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TherapistMarryAnn, Therapist
Category: Mental Health
Satisfied Customers: 5763
Experience:  Over 20 years experience specializing in anxiety, depression, drug and alcohol, and relationship issues.
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I need advice on how to deal with a situation concerning my

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I need advice on how to deal with a situation concerning my son. He has been suffering with severe depression, anxiety attacks, and is I think close to a nervous breakdown. I took him to a psychiatrist yesterday and in trying to get the attention and help he needs, he lied to him and in the same process could get me I fear into a lot of trouble. This was not his intention at all; however, I fear that will be the outcome. All of this and we walked away without having any solutions for my son. I just wanted him evaluated and his problems assessed so that the doctor could tell me what therapist had the expertise to help my son deal with his issues. Now my son seems closer to a nervous breakdown or worse suicide than ever. He can't live with the fact that he has involved me in his problems now. I need desperately need help.
Hello, I'd like to help you with your problem.

Before we start, I need to know some more information.

How old is your son? And is he willing to get treatment on his own or do you feel he needs your support?

When you mentioned that your son lied to the psychiatrist, what did he tell him? And why would it get you into trouble?

Thank you,
Customer: replied 3 years ago.

My son is 23 years old, living at home, and attending a university. He is barely functioning; for instance, he has not had the energy to even get a shower in over a month. He is willing to get help but his father and I feel that he is at a point that he cannot do this without support. The psychiatrist had never seen him before and from the time the assessment started he treated my son (gave the impression this is how he treats all new patients) like he was a drug seeker. My son does not want to take anything, he wants to work with a therapist to see if he can work out his problems without any of that kind of aide. Towards the end of the visit, my son didn't feel that he was going to get the help he needs. He has a two broken teeth, which are causing him a lot of pain and is waiting to see a dentist. I'm on vicodin for numerous chronic health problems, he told the psychiatrist that he had been taking it and that I had given it to him. I have done no such thing, I counted my pills when we returned home and as far as I can tell none are missing. The doctor told him that he would have to notify our doctor. I cannot afford to have my doctor deny my this medication, especially since what my son had said is not true.

Thank you for the additional information.

It sounds like your son may need to see a therapist directly instead of seeing a psychiatrist. Unless there is an issue with your insurance or the place your son was seen that says he must see a psychiatrist first, your son is free to see a therapist for an evaluation without any psychiatrist involved. Any therapist with a Master's degree or Ph.D is qualified to do an evaluation for your son and tell your son what his diagnosis might be. And if they feel medications are indicated, they will recommend a psychiatrist. But if not, he should be able to receive therapy directly.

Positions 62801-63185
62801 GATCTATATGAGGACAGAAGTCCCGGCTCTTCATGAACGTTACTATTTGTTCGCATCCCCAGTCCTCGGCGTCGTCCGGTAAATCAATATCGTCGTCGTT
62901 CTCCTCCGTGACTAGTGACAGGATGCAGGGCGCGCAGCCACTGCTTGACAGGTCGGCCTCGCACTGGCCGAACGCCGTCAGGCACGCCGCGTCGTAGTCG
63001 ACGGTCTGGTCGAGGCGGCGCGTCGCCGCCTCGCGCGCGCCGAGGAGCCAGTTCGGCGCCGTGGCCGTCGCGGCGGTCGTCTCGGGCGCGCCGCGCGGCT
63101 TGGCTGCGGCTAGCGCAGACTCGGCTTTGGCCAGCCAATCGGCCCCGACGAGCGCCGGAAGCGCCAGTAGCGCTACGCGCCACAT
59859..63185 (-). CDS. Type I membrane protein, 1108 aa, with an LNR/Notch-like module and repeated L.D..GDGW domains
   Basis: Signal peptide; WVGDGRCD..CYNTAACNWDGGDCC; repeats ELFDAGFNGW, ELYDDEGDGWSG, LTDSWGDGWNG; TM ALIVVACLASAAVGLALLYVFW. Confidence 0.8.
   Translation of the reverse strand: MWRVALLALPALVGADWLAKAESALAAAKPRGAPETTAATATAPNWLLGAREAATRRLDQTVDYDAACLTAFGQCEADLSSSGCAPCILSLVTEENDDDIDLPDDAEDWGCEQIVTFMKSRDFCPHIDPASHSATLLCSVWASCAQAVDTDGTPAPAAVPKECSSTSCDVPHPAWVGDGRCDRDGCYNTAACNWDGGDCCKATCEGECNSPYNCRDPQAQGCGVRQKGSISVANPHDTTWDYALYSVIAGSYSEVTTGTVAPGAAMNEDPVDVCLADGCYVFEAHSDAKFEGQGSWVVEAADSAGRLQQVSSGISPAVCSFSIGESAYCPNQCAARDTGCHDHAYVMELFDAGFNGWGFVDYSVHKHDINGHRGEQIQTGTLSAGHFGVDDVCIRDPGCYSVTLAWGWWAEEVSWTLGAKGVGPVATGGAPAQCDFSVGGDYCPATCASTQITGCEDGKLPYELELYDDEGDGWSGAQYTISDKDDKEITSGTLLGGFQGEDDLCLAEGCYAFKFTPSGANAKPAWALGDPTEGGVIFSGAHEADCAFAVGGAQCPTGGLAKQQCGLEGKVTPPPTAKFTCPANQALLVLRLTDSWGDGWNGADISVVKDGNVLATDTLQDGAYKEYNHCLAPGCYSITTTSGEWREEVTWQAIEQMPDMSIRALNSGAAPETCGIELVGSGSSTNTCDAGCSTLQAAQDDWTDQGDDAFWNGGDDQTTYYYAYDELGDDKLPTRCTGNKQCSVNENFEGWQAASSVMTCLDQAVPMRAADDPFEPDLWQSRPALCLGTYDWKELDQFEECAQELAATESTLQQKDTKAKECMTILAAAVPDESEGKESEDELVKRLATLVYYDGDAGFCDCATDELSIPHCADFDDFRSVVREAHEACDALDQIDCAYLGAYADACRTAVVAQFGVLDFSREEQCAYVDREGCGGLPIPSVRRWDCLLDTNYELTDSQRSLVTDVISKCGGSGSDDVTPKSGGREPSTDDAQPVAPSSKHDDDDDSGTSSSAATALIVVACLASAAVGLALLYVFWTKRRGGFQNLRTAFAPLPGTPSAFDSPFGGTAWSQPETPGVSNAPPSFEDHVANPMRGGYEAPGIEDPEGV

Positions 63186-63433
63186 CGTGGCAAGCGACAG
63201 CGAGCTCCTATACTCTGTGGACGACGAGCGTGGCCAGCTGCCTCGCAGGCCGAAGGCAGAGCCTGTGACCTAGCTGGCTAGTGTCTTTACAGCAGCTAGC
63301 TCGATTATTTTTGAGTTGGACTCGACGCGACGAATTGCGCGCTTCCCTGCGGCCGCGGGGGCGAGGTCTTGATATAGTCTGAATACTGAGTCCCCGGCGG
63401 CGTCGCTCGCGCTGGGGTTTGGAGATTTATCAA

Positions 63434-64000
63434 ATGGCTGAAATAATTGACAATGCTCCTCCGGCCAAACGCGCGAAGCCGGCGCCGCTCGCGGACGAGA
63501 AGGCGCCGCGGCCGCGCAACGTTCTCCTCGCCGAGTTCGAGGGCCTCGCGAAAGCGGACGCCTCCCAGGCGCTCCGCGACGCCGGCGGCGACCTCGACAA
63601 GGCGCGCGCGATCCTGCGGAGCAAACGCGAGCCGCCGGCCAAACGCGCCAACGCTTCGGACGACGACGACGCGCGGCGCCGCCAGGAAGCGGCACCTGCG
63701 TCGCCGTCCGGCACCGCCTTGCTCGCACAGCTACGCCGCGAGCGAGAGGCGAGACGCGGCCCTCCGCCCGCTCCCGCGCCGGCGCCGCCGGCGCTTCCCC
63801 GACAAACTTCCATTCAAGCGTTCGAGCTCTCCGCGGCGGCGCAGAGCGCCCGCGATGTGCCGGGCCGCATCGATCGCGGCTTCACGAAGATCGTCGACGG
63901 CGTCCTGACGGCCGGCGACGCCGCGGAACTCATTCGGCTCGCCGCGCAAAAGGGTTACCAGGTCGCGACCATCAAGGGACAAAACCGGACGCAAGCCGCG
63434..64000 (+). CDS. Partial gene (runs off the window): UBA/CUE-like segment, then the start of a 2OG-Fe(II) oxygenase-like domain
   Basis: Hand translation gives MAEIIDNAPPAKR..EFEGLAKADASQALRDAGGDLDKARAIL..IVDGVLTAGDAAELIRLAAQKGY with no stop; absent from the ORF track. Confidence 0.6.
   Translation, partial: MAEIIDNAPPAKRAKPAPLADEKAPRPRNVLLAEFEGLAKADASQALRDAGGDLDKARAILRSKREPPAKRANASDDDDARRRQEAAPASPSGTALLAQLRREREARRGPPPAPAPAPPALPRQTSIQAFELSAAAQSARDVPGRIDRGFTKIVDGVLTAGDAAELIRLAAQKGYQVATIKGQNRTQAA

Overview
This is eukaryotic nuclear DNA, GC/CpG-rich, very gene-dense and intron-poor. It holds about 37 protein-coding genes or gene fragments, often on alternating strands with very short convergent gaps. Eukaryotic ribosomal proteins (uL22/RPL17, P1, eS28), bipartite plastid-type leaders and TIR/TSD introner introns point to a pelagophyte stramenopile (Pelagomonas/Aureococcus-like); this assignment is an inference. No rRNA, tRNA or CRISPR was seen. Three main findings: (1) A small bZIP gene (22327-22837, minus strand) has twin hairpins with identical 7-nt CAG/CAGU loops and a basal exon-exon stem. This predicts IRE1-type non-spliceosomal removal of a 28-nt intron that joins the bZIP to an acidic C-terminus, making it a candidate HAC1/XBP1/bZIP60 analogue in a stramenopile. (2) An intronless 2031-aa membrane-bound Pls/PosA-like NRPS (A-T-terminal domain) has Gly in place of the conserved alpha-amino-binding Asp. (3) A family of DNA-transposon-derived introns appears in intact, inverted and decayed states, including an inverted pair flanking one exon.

You can find a good therapist in many ways. But the key to which therapist you choose is finding one that fits your son's needs. For example, a therapist that works out for one person may not be what your son is looking for. A therapist needs to not only be a good personality fit, but also provide the type of therapy he is seeking. So talking to a few therapists over the phone or in person can help you or your son screen which one provides what he needs.

Here are ways to increase the chances he will find someone that is best suited to help him:

Ask his doctor or yours. Doctors often come across people who are depressed or anxious. Since they can only offer medication to help, they usually refer out for therapy. And patients sometimes provide feedback so a doctor may be familiar with good therapists in their area.

Screen therapists on line. Here is a site that helps: It also helps to be familiar with the credentials of therapists. Anyone who is a Master's level and above (PhD) is required.

Experience also is needed, especially in the area you are concerned with your son. Here is a list of therapist's credentials:

Contact local universities and colleges. Many of them have psychology programs and can recommend a therapist based on what you need.

Community mental health is also a good place to try. You can contact your local United Way for information about the services in your area.

Once you settle on a therapist and make an appointment, you can call ahead and let them know about your son's situation and even what happened in his appointment with the psychiatrist. You may also want to have your doctor provide you with a letter saying that you are under treatment, that the medication you are taking is approved by him/her and that what your son is telling others is not true. Although it may not be necessary to do so, it would help clarify the issues if your son would happen to try to lie about your situation again.

I hope this has helped you,

TherapistMarryAnn and other Mental Health Specialists are ready to help you

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